The waiting room at the Medicentre on Jasper Avenue and 117 St is a lot of things. As a waiting room, it is a reminder, of course, of a strength imbalance: those without power wait. It is a processing plant (numbered patients are transformed into hopeful prescription carriers), it is a soundscape (sniffles, coughs, sighs, the squeak of adjusted chair legs, the so-predictable radio songs). It is a wailing room, a mourner's bench, an unlikely-intersection-of-lives point. It is a camera tight shot, as features of fellow patients are studied, furtively. It is a leveller and a lottery. It is a tinder-dry piece of ground for short tempers. It is a borderland, a purgatory, a confessional, an examination room itself.

It is a maze of thoughts backward and forward, and it is a loneliness.

And last week, thanks to a painful and persistent pinched nerve in my neck, it was where I sat. Facing a three-hour-plus wait.

But, for that wait, I have Twitter and the characters on the other side of the screen.

The C7 vertebra is where the problem sits. It manifests itself in the strangest of pain behind my right shoulder blade and down my right arm to my numb middle finger tip. It feels like a pipe cleaner of tin foil is being pulled through my muscles. It feels like an electrical storm in that arm. In the morning, my back feels like a chunk of rebar. So, I summon Hamlet for some relief.

The radio in the waiting room is tuned to Up 99.3. At first, I think this is to cheer the down patients. Or the emotionally inaccessible front desk nurse practitioners. It turns out to be a kind of Greek chorus, commenting on the struggles that play out in front of me:

Occasionally, the patients connect with the soundtrack:

Looking, I see an immobile, seated patient, his eyes hidden behind tinted glass lenses, his canopied face obscured by a leather baseball hat pulled down tight, his right hand balancing a pen that never moves to the newspaper crossword held in his left. Listening, The Cars sing from the radio:

The live tweet experiment, powered by an AC outlet behind my corner chair,  starts to get some attention from colleagues at work:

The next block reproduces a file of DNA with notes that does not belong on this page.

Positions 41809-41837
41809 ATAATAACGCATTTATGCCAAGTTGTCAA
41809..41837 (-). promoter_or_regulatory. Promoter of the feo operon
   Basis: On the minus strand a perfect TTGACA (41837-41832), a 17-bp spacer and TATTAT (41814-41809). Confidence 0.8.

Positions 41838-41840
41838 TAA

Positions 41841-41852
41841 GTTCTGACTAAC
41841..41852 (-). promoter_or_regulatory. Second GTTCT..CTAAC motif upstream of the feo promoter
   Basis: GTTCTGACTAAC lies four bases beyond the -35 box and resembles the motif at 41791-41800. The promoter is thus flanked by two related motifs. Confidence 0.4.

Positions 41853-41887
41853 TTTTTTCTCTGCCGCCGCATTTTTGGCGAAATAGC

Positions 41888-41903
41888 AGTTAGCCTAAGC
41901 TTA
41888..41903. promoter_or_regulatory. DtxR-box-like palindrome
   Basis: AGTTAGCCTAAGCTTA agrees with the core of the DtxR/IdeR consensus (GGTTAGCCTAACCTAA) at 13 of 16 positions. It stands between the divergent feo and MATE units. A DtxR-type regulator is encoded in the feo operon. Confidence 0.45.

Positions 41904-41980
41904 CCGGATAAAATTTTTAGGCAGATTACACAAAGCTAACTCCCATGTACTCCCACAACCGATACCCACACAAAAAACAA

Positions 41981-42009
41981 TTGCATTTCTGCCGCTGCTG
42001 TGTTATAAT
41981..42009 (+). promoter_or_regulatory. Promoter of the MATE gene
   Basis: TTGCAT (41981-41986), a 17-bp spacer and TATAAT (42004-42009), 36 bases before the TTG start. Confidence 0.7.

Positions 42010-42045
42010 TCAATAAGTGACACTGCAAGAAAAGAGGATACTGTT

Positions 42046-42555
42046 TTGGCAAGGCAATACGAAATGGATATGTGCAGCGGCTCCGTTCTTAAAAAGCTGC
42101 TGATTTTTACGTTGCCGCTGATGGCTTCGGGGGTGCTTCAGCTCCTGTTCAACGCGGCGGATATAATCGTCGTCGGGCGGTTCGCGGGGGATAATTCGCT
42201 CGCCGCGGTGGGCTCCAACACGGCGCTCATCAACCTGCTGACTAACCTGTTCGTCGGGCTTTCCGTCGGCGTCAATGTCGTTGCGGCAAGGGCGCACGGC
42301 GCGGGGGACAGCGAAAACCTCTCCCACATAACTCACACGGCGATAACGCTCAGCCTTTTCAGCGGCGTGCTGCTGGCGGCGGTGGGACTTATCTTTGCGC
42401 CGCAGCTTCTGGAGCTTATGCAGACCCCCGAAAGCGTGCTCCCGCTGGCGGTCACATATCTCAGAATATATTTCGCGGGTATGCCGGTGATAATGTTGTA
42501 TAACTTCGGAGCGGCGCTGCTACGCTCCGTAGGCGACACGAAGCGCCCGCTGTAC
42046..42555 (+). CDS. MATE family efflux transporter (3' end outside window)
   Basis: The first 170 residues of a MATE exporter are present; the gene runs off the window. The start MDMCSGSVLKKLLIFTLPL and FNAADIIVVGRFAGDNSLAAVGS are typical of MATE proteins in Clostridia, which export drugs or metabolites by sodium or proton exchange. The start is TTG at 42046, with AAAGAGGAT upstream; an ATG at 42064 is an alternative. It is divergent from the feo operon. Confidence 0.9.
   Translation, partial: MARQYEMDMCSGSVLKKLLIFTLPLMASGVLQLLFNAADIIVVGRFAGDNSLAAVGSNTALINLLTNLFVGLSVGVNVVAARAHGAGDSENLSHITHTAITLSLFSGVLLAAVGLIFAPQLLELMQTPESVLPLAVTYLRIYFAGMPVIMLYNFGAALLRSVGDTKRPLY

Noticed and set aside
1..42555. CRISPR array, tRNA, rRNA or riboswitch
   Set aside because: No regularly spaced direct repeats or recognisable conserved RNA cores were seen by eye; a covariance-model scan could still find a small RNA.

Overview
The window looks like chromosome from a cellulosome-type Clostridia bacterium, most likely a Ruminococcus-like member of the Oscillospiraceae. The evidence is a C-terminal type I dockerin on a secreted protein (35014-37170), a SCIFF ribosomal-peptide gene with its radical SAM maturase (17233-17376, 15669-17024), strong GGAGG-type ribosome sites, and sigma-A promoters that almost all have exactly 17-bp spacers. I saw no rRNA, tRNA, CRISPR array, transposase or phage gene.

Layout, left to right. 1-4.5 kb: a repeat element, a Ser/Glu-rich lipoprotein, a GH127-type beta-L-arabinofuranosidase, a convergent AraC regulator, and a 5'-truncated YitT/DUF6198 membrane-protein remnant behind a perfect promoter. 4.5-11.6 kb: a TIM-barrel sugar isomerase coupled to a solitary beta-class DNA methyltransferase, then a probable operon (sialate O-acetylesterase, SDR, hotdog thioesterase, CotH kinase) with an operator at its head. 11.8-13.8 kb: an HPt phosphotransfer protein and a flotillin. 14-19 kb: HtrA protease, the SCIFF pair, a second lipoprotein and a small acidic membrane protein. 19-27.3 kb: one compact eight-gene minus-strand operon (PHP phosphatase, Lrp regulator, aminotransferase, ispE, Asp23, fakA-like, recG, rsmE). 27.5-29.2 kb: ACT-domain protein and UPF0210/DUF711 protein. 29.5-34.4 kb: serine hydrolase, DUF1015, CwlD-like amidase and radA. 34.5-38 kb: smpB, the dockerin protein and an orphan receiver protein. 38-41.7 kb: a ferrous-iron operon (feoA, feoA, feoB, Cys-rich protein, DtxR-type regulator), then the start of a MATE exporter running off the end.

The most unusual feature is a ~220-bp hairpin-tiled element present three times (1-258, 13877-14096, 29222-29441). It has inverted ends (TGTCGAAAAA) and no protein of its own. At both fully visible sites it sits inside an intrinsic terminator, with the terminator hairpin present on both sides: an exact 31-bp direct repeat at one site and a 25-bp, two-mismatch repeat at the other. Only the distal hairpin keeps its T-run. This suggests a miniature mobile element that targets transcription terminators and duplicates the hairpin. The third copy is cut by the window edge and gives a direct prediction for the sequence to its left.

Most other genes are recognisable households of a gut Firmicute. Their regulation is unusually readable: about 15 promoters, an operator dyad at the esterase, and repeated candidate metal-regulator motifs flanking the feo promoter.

Across the waiting room, sleep delivers one patient to a better place. And I remember interviewing a prisoner who said sleep shortened his jail sentence:

Slowly, the familiar faces are called, their chairs assumed by new waiters:

It is a wasteland. It is time to think about time:

And to consider rock 'n' roll. The part of the chorus where Ra McGuire sings "Three for the lady on the radio" the lady? the lady is Lorraine Mansbridge from her Winnipeg radio days. Does the feathered-hair patient know that? What inaccessible thoughts is he thinking?

Every now and then, a patient stands and stretches and walks around. And reveals something about their soles:

That smell of oil and outdoors and leather and the porch in the old house sits down next to me. How could he ever know that he triggers memories:

There are confrontations, mostly by angry men who seem unable to care and not to care, unable to sit still. The denial of Jesus Christ comes to mind in a weird sort of way:

I wonder why waiting is so hard. Maybe it forces us to consider the emptiness that lurks. Without the distraction of movement and activity, who are we? The artist next to me is not troubled by the wait:

There is colour:

And there is humour:

I think, should I leave? And I remember the fallacy of sunken costs. But I stay because there is hope that my name will be called, even though the mocking Eagles sing from radio:

And, then, I hear my name and a tune from HMS Pinafore:

The visit with the actual doctor lasts about 10 minutes. I get a more powerful painkiller. And some advice on what to watch for. I shake hands with the doctor. On my way out I see the lobby chairs again filled, this time holding up a new cast of characters that have rotated in since I first sat down some four hours before, some eagerly holding their numbers as they wait to be summoned back to the desk to provide their identification, others looking at me enviously, others resigned to the wait.

I feel surprisingly light and grateful:


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